#8 — Golden State Warriors (37 seasons)

The Warriors trace their history back to 1946, when they were a charter member of the Basketball Association of America, later to become the NBA. Playing in Philadelphia, the Warriors won the BAA title that season. The Philadelphia Warriors took it all again in 1955-56, then packed their bags for San Francisco in 1962. The Warriors — who moved to Oakland in changed the first part of their name to Golden State in 1971 — won their last NBA title during the 1974-75 season, sweeping the Washington Bullets in four games.

After a few more decent seasons, the Warriors fell off a cliff and haven’t really recovered. Since 1977-78 Golden State has made a grand total of six playoff appearances, and they’ve made it no farther than the second round. Their last trip was in 2006-07, when a Western Conference semifinal tilt against the Utah Jazz ended in only five games.

#7 — Utah Jazz (38 seasons)

John Stockton and Karl Malone of the Utah JazzSpeaking of the Jazz… Of all the teams to never win an NBA crown, Utah may be the best of the bunch. After joining the league as the New Orleans Jazz (doesn’t that make much more sense?) in 1974, the franchise struggled for quite a few years until Frank Layden led the team to their first winning season in 1983-84. But it wasn’t until Jerry Sloan took over toward the end of the ’80s that things got good.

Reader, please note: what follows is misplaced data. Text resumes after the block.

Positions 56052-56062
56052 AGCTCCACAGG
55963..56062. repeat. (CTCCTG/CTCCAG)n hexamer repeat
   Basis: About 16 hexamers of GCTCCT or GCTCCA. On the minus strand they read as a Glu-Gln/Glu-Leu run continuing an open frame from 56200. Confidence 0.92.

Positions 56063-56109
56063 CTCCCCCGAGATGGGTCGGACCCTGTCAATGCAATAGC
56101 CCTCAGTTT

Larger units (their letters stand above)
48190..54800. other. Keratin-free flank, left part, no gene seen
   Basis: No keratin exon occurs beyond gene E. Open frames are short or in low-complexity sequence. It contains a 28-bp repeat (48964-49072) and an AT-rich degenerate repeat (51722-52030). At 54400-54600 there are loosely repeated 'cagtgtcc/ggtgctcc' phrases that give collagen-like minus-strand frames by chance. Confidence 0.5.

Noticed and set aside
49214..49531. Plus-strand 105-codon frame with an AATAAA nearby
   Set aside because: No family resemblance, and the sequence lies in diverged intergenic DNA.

The Sloan Era (which ended in February 2011) was marked by seven division titles, 16 consecutive playoff appearances (ending in 2003-04), and two straight trips to the NBA Finals. Perhaps the only thing stopping Utah from going all the way was bad timing — both of their Finals appearances were against Michael Jordan and the Chicago Bulls at the tail end of their dynasty. Despite giving it their all, Utah was on the wrong side of history and lost the 1997 and 1998 Finals in six games.

The closest Utah has come to a title since was a Western Finals loss to the Spurs in 2006-07.

#6 — New York Knicks (39 seasons)